Wrestling with Wine is definitely easier.

    That said, you can run a LAN mode Linux server, and trick the TribesNext master list into adding it. There won't be any of the account or authentication aspects of TribesNext obviously, but the TribesNext client is capable of connecting to LAN mode servers.

    Oh lawd. I'll tackle this...um, some other day.
  • The Loki Linux port is linked against now-very-old Linux userspace libraries (libc, SDL, etc.). To get it working now, you'd probably be best off putting it in an LXC or chroot with a suitably ancient userspace.

    Got it running with some compatibility libs.
    There are also some subtle incompatibilities in the behavior of some of the script functions related to string processing -- I ran into different behavior with strcmp (which I use liberally in the TribesNext cryptography interface for conversions between bytes and integers), and there are probably others.

    So far I'm only aware of t2csri_gameServerHexAddress() behaving differently than it should be which is causing the game to throw the error "Your client claims to be connecting to x.x.x.x but the server finds this unreasonable."
    If you want to go down this route for compatibility with TribesNext, you'll mostly be on your own. You'll have to find the engine functions that control visibility of native code to the script interpreter, and hook it up to a Ruby interpreter -- it must be visible as rubyEval to the game script system, take a string to evaluate, and the Ruby interpreter needs to have a global function tsEval, which pushes strings back to the game interpreter for evaluation (which is primarily used in lieu of return).

    Got most of this done in an extremely hacky and dumb way. A local ruby server listening on port 2000 acts as my interpreter which imports your crypto.rb and certstore.rb files. I had timing issues (due to the way Tribes 2 operates) with receiving the responses when needed (for tsEval) so I had to opt for changing some of the TS logic. The interpreter server writes its responses to a text file that T2 can access and sticks "" at the end which after its response which T2 constantly reads in a loop looking for said string. Once it is found, the response is extracted, the file cleared and the loop terminates. This keeps the interpreter and game in sync. This pretty much mandated the rubyEval calls to now be in a form like:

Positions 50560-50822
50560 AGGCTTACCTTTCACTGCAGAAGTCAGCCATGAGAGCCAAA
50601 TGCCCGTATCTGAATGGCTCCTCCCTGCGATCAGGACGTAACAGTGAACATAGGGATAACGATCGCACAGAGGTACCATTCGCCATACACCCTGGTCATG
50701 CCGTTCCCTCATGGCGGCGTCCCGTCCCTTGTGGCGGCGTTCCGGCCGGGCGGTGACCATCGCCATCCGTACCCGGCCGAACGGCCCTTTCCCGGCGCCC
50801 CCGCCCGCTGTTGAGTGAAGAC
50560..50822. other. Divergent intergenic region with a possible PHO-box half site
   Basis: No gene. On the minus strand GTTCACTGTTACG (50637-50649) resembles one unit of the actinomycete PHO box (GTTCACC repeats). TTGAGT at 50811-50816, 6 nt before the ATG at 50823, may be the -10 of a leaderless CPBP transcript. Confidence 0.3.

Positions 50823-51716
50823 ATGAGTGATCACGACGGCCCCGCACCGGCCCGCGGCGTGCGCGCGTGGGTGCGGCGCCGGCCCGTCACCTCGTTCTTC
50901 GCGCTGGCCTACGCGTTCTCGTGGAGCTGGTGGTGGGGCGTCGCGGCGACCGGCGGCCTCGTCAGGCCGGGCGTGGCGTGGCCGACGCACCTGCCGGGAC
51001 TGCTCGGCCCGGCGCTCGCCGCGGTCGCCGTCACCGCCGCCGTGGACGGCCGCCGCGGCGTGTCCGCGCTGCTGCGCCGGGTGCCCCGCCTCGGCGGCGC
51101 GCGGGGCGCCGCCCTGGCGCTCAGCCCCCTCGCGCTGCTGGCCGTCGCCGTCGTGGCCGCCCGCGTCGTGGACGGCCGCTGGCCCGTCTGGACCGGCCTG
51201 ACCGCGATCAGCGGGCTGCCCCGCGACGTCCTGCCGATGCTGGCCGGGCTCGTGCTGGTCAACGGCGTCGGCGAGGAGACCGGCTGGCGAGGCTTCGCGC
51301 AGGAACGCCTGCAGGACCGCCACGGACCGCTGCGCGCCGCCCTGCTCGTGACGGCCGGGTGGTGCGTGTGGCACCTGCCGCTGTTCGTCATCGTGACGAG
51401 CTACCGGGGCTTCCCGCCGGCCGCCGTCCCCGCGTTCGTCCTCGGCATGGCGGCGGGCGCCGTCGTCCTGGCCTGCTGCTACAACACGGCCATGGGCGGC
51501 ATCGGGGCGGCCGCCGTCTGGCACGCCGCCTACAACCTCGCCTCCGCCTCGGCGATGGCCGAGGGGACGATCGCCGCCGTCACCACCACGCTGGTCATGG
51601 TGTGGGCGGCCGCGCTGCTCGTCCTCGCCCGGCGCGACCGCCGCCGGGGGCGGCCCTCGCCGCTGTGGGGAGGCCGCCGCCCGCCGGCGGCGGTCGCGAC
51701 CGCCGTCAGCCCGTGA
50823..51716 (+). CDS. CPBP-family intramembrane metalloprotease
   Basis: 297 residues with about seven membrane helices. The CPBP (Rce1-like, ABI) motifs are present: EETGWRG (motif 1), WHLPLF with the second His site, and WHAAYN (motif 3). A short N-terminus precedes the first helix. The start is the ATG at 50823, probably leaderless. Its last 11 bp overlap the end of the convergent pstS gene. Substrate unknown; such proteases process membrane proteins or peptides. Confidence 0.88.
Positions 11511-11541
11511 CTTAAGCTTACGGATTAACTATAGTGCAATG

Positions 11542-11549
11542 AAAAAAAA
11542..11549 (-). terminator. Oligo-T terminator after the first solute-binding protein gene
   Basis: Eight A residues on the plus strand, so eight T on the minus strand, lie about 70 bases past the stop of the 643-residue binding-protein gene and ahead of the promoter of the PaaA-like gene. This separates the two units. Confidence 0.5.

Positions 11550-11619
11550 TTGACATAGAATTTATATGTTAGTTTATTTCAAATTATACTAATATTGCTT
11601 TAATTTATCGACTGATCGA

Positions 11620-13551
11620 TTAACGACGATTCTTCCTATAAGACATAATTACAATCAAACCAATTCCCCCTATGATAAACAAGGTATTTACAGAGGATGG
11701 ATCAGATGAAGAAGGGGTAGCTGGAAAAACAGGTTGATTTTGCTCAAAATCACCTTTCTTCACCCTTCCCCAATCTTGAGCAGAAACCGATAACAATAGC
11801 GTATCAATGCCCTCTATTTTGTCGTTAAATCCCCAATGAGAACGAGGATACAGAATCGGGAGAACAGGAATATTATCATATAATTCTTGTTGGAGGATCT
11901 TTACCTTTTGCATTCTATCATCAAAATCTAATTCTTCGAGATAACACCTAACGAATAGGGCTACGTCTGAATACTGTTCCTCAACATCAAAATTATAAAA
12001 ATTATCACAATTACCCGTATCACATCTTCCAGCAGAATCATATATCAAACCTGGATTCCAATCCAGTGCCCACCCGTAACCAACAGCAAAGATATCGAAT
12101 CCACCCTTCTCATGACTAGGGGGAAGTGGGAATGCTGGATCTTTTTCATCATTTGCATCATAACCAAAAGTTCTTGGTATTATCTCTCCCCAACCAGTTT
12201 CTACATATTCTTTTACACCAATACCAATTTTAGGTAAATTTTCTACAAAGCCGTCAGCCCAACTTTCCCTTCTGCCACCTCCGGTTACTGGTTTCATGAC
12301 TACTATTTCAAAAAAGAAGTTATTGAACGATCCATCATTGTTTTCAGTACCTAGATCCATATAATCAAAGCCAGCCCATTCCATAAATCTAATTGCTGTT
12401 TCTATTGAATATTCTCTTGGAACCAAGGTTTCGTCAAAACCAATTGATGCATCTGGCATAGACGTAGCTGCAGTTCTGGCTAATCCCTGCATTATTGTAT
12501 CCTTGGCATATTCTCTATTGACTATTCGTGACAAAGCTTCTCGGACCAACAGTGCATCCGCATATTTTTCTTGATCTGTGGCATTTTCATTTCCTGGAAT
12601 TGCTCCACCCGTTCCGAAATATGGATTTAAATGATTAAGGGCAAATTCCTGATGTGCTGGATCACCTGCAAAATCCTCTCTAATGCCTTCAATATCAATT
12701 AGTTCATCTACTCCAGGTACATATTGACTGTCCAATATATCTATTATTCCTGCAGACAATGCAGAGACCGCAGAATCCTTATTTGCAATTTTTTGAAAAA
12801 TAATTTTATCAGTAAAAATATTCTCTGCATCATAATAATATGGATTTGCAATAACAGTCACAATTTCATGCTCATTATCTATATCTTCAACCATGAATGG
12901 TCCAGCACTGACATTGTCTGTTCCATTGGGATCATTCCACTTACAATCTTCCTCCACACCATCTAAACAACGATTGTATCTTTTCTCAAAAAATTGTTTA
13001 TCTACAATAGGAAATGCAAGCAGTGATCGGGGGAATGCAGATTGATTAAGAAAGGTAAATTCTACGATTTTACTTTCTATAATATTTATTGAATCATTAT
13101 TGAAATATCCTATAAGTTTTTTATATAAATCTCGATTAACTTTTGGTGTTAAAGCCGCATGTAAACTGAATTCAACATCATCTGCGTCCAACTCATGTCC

$RubyEnabled = rubyEval("1");
    You'll also have to extract the RSA public keys embedded in the TribesNext DLL to verify player keys up to the TribesNext certifying authority key.

    The only thing I do not have. Furthermore I am no cryptographic expert so I don't really know how the t2csri_verify_auth_signature() Ruby function is implemented either.
    Wrestling with Wine is definitely easier.

    Agreed, I already do have a TribesNext capable install of Tribes 2 running via WINE. However I love T2 and tinkering.
  • ThythThyth Apotheosis Incarnate
    You can hack together a compatible strcmp by creating an ASCII table of all values from 0x01 to 0xff and using strstr to find the index of the first character. That should resolve char->int abnormalities across the board. I wrote code to do this when I was messing with the Loki port, but who knows where I put it.

    The problem with emulating rubyEval with a script based piping implementation is that the rubyEval call in TribesNext is assumed to be blocking, and won't return to the caller until after tsEval is executed. You can transform these into a callback type thing, but it would require restructuring the code around every rubyEval call (or anything that indirectly calls it, like sha1sum). Your code will acquire the smell of Javascript callback hell, but it's doable.

    The assorted t2csri_verify_*_signature functions just do a modular exponentiation of the input by the RSA public key. If you're clever, you can actually derive the RSA public key used for account signing with just the public exponent (usually 3 or 65537 in almost all systems, 3 in TribesNext) and two signed accounts. You'll get a value that's k*n for some integer k>=1, with n being the true modulus. A small number above 2 signatures (3-5) run through a greatest common multiple should yield the true n. You could also just replace the rubyintersect.dll file (an executable in disguise) with something that logs its standard-in input, and get the full source to the functions.